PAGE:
Feeling all organized. And: Feeling all chill. What did that take? 22 days? Got a motel room yesterday and emptied the Escapay. Unpacked, repacked and discarded and pared and rearranged in the room and prepped for placing it all back in the E. The chaos was bogging me down. Washed and vacuumed and started over. So, suv's clean again and packed where I know where everything is and it looks good. E looks happy like as if it were smiley-faced yellow instead of dark shadow grey. Now I'm breathing easy again.
Was windexing the windows this a.m. and recalled all those road trips with LB in his little '68 VW and how he was a windex fiend on the road. Used his VW once to pick up my dad and my dad and I motored from Nomal, Illinois to East Texas and once when I was windexing those windows -- inside and out -- I said "It's amazing how much cleaner these windows stay since I'm not smoking." Without missing a beat my dad said "To say nothing of your lungs." I just coughed up some phlegm and kept on windexing.
Woke up this a.m. all "I just want to be home." But, I'm in Santa Fe and have not seen Tove yet. Plus since I cleaned and repacked I'm back into being here now again. Tove was in Encino last week, racing her bicycle -- at the Velodrome - fixed gears, no breaks -- and seeing her son -- who lives in Venice -- and is a cameraman -- mostly commercials, but I could be wrong about that -- and inviting me and J--- M over to her son's dad's place in Encino for a bbq. Well, I never got the msg because I was in Big Bend and there was no cell reception down on the Rio Grande for me. I did get her message on Tuesday and called her back when I was in Kent, TX and she was in Needles, CA and I was heading west and she was heading east and she said but you're taking the southern route and I'm taking the northern route, you'll be taking the 10 or the 8 and I'll be taking taking the 40, and I said but I c-o-u-l-d take a right at Las Cruces, from the 10 west to the 25 north and come on up to Santa Fe -- but I have to call J--- M. first at home and see what's up.
I was here in Santa Fe to see Tove two years ago but I have not seen her son in about twenty-something years, since he was four. I remember him but he won't remember me, for sure. Once I asked Tove, like I ask every mother, why she did not name T---- G----- O----- after me, why he's not called T-----. She said she "I had to name him who he is, but you'll notice his first two initials match yours." That was good enough for me. T----'s dad was hosting the bbq and I'dda loved to have seen him. The best Christmas I ever had (post childhood) was at his parents home in Delaware. If I ever do Christmas and include many others it'll be like theirs was. What do I remember? An open house on Christmas Eve and bloody mary's on Christmas morning and too many presents but the important presents, the ones all awaited excitedly, were the home made presents, the home made presents to remind us of those years when we could not afford the abundance we can now.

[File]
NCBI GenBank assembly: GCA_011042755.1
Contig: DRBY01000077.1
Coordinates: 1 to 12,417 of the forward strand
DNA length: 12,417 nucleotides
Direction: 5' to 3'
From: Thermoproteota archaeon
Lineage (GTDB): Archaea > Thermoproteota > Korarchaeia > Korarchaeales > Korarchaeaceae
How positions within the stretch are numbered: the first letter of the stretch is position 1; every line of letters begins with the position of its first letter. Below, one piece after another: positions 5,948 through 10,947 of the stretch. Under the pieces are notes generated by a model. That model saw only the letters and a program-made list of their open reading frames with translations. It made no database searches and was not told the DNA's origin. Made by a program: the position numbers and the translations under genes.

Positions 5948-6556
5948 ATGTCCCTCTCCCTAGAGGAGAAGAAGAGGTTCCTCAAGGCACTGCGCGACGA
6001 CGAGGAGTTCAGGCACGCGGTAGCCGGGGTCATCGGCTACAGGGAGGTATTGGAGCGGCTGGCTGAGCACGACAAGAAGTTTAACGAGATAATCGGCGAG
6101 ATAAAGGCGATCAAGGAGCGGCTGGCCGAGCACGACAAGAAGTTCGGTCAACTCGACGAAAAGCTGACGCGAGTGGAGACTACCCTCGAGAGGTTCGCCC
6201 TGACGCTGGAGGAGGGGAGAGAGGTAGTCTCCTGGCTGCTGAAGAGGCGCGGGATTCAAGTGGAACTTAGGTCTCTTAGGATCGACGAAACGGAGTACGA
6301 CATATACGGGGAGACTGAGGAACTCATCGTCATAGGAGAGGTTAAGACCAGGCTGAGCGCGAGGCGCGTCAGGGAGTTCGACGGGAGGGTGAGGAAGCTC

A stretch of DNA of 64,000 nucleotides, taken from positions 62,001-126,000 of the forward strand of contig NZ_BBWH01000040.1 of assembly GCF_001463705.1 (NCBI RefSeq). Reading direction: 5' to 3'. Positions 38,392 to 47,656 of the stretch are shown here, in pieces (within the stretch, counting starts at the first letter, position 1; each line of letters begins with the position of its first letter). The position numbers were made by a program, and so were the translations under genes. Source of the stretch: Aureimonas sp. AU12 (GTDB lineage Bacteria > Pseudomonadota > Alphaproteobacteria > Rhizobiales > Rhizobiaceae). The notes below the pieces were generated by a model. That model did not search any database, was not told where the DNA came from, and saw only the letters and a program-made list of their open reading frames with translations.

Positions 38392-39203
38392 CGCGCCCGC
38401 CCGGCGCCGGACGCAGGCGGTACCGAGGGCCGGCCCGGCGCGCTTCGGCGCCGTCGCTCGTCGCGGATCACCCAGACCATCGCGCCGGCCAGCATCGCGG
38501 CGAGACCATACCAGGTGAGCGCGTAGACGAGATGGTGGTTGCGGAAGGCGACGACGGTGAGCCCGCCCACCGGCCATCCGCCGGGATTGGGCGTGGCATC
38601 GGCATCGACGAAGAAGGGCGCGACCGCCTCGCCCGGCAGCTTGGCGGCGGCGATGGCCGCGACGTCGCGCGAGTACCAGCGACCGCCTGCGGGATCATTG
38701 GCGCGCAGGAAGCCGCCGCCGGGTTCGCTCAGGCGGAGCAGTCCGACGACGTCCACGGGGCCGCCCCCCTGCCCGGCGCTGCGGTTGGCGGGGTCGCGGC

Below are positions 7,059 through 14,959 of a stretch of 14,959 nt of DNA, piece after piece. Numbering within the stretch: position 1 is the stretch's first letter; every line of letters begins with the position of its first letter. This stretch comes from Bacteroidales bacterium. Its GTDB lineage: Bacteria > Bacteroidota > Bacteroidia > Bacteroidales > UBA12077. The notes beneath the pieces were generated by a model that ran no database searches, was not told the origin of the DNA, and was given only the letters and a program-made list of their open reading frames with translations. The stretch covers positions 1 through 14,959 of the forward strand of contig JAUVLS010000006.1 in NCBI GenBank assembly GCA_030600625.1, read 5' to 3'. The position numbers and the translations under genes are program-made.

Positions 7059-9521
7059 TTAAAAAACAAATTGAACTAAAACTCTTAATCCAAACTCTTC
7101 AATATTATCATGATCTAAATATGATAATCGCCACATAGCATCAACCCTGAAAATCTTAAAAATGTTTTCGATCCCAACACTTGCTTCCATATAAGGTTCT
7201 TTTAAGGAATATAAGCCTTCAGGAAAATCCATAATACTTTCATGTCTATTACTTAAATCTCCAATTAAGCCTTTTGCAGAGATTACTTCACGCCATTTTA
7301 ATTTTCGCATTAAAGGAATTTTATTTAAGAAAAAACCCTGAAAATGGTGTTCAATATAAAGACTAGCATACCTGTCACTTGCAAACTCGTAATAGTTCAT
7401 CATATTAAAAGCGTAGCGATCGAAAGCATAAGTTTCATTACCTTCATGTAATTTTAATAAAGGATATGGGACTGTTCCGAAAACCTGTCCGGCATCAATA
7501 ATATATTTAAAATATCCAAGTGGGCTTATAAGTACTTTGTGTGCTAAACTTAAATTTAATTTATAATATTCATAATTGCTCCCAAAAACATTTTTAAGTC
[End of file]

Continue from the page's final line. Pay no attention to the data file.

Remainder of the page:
Anyway, I had not planned to come north but since Tove called here I be. It makes sense anyway, in a navigatory way, since I got to continue following the Rio Grande on the route up here. Did not cross the Rio into Mexico, but I did cross it 4 or 5 or 6 times here in New Mexico. I forgot this is where it comes from when heading down to make the international border.
Forgot too that surface street Colorado Boulevard, or, Route 66, the street I used to take home from goddaughter Ingr--'s house in Pomona goes through here too. Life is good. Extree good when one's getting his kicks on route sixty-six.
Gotta tip the housekeepers and check out and go find Tove now.
Was pumping some Chevron Techron into the Escapay this morning down in Albuquerque and the darn pump had a video screen and there was my Fox News, on pump #2, cable-casting live, showing that Lindsay Lohan -- such a talent -- getting busted again.
Hey, that's not the kind of gas I want. Hey, leave me alone.
Just watched a movie of hers in Bedford, with K---. She was ok. Mark Harmon was good as always. But Jamie Lee Curtis? No one tops Jamie Lee. She shines, all ways, all the moreso working against such as LL.
Some sights you only can see in LA. But you cannot seem to escape them. Not even in an Escapay. Not even after 3000 miles. Not even here in the blessed New Mexican desert. Who's that shortie? No, the guy shortie.
Get thee behind me, Satans.